The 10 Regrets Of The First Part Of My Life

It was Socrates who said, “My only regret is that I have no regrets.”

No, it wasn’t really Socrates, it was me who said that.  Why do we have to reference some ancient Greek guy who has been dead for over 2000 years and probably anally raped more young boys than Jerry Sandusky just to give a saying gravitas?

Look, I really don’t like to dwell on the negative, but not unlike in trading, you learn more from the negative events than the positive ones.

So as I reach the middle of my life (I am forty-five and plan to live until at least ninety), I figure it is the right time to take inventory of the ten biggest regrets of my life in order to learn from them, and perhaps prevent others for making the same mistakes.

Whatever……

Anyway, here they are;

1.  Spending too much time in book stores in my youth looking for ANSWERS instead of INSPIRATION.

2.  Shorting $KBH going into the summer of 2005.  I had the right idea, but the wrong timing,

3.  Arguing with my father that there was no way that the cowbell part on “Born on the Bayou” by Creedence Clearwater was done live, and HAD to be an overdubed.  It turned out that I was wrong.  My father died two months later.  I was twenty years old.

4.  Spending so much time in my 20′s and 30′s pretending how much I didn’t care what people thought about me, when I really did.

5.  One of the few things in my life that has come “naturally” to me was parenting. With one exception.  My daughter was having problems getting “calendar marks” on her daily reports in Kindergarten.  Nothing we did could stop her from getting them. One night I decided I would pretend that if she got enough calendar marks she would have to go to a different school.  Here is how the conversation went….

Me:  So if you keep getting calendar marks, they may make you go to another school.

Daughter:  But where would the school be?

(At this point I thought if I “casually” said, “oh, it would probably be a school far away, where mommy and daddy would have to come and visit you” that I would get the reaction of, “oh don’t worry, I will make sure I never get anymore calendar marks.” Unfortunately, that’s not how it went.)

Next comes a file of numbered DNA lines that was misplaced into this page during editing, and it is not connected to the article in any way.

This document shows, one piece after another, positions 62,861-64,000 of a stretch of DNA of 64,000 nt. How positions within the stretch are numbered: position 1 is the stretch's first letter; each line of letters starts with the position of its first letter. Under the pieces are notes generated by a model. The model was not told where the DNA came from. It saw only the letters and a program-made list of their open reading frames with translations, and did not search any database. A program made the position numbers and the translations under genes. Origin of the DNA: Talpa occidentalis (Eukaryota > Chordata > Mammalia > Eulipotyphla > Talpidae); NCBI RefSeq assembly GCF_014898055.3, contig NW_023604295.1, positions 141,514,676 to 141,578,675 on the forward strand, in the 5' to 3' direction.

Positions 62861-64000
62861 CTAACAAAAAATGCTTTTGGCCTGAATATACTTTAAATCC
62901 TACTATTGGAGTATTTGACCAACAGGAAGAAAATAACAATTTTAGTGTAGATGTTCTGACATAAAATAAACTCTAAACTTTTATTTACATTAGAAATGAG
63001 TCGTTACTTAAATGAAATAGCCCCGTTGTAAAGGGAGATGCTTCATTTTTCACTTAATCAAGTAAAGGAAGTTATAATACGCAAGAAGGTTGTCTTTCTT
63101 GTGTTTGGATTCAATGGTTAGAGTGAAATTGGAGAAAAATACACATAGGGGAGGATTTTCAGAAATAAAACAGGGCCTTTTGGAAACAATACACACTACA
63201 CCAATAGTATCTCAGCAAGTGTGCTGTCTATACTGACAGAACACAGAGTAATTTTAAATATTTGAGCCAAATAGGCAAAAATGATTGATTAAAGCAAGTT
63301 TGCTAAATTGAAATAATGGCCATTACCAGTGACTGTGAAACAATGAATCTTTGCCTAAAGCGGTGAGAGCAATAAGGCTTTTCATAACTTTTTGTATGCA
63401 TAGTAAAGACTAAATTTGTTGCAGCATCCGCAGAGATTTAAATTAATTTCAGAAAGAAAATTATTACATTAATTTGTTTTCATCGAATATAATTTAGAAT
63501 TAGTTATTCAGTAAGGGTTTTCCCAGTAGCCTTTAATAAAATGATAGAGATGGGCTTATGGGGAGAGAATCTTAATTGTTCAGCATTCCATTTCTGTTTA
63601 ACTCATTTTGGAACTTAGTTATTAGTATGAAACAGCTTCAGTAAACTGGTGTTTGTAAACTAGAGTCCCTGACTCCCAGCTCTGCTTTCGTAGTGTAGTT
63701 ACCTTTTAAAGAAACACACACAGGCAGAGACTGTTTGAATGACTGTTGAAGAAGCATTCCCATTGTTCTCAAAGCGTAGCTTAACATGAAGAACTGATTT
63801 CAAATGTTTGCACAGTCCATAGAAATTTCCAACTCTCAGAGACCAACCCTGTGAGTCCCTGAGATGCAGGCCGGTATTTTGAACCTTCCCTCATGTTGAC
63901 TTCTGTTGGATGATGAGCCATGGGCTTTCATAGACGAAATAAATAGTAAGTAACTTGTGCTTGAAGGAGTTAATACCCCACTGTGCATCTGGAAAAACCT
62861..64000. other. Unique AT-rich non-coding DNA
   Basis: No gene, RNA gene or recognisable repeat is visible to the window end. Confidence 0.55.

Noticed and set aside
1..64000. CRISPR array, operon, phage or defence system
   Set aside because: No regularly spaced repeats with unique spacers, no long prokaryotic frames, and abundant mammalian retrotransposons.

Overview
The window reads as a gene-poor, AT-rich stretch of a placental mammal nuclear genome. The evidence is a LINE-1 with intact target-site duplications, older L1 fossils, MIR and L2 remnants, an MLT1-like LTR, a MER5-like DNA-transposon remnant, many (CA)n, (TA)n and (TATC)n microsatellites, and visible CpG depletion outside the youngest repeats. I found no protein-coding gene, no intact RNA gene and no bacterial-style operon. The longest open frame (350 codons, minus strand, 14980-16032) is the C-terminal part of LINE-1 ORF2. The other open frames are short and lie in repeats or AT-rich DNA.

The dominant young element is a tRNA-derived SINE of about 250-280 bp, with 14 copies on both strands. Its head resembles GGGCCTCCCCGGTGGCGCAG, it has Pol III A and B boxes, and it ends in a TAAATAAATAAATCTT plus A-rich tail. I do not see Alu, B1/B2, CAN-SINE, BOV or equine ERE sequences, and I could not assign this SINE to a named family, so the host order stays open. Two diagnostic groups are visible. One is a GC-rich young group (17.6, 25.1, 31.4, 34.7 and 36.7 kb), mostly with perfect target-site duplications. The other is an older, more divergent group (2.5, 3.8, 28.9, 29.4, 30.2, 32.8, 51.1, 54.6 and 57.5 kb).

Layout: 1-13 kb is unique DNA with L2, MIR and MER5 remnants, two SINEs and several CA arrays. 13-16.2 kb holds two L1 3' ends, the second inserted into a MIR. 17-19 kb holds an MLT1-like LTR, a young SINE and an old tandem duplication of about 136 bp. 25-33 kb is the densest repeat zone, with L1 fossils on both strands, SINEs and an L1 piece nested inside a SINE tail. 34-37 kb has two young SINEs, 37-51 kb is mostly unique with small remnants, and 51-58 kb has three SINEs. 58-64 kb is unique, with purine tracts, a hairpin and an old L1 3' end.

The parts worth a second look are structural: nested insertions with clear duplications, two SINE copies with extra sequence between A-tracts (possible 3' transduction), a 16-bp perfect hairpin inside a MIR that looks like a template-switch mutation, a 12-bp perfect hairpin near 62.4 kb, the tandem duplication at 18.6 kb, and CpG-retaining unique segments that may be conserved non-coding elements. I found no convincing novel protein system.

Daughter: But….but…..*sniff* *sniff*….then I would be…..*sniff* *tears* *lip* *sniff* *big tears*…so lonely without you *HUGE lip* *sniff* *tears*…and mommy.

At this point I had a choice.  Stay the course, and drive the point home, or fold like a fuckin’ Pick ‘n Save tent in a hurricane.  Call me Mister tent.

But I still regret making my little daughter ever think that there was a scenario where she would be without her family.

6.  After vacationing for six weeks in Australia, at the tender age of eighteen, my Aunt who lived there said I could stay as long as I wanted.  On the plane ride back I remember looking out the window thinking that I wanted to stay.  I should have stayed. I wanted to stay.  But I was too scared.  Who knows, I could have been Mr. @RogueTraderette if I had.

7.  Wasting the years I had with my grandparents.  There was so much love and knowledge that they wanted to share with  me, but I couldn’t wait to get out of the various Thanksgiving, Christmas, or Birthday celebrations to join my random friends, most of whom I am no longer in touch with anymore, at the bar.

8.  Turning down the “Blake” role, ultimately played by Alec Baldwin in “Glengarry Glen Ross.”  I had the part locked up but thought it would pigeonhole me as a “tough, pretty boy” in Hollywood going forward.

By the way, my reading of the line was, “See this watch? Do you see this watch?  It’s pretty isn’t it? I bet you wish you had one you stupid jerky guy.”

I think that version played better.

9.  Not selling my business ten years earlier than I did.  That company sucked a decade of my youth away from me, stuck doing what I hated, what I loathed, all in the guise of taking the “responsible” and “prudent” route.  Fuck responsible prudent people in the ass!

10.  Paris.  Wine bottle.  Utility knife.  Hot French doctors.  “Le Dork.”  Read about it in “The ‘Second Mistake’ Theory.”

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8 Responses

  1. Pingback: Breakfast Links - Points and Figures | Points and Figures

  2. #7 I think it was ever thus…I see my neices and nephews doing the same thing (I did). Maybe its just not possible to fully cherish without the regret of not doing so in the past….

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